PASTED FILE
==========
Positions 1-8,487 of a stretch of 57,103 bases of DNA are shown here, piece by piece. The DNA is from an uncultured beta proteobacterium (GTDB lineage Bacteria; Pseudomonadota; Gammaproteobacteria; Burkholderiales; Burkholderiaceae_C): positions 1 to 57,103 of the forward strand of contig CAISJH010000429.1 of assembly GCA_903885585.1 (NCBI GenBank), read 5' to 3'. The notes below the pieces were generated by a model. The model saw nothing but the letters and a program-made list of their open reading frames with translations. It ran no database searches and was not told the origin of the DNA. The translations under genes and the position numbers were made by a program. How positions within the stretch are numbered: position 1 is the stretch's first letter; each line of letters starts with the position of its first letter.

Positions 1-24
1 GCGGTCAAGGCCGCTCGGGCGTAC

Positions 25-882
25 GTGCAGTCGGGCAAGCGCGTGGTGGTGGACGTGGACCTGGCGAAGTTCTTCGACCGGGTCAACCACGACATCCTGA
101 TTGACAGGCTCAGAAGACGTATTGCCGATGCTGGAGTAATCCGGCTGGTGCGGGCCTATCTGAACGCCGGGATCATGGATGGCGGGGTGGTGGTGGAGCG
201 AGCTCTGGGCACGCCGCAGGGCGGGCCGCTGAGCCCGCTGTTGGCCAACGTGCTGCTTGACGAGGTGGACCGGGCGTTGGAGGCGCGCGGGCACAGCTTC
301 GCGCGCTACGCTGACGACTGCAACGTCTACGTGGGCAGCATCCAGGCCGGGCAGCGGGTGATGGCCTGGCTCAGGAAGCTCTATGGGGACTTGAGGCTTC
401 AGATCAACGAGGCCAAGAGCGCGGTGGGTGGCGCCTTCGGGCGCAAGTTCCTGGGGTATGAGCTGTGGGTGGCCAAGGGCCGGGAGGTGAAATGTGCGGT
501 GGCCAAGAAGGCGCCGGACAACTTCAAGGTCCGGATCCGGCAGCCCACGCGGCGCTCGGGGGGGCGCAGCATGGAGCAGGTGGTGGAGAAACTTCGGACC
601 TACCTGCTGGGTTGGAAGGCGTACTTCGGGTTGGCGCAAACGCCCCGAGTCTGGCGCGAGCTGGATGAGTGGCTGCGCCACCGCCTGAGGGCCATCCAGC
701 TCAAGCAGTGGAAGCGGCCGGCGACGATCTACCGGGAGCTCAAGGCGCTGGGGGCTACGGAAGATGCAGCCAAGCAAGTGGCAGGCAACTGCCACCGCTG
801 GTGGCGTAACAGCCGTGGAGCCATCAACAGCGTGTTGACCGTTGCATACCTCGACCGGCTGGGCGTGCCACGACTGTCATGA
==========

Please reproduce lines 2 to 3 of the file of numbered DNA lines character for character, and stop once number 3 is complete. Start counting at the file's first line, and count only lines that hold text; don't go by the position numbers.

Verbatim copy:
Positions 1-24
1 GCGGTCAAGGCCGCTCGGGCGTAC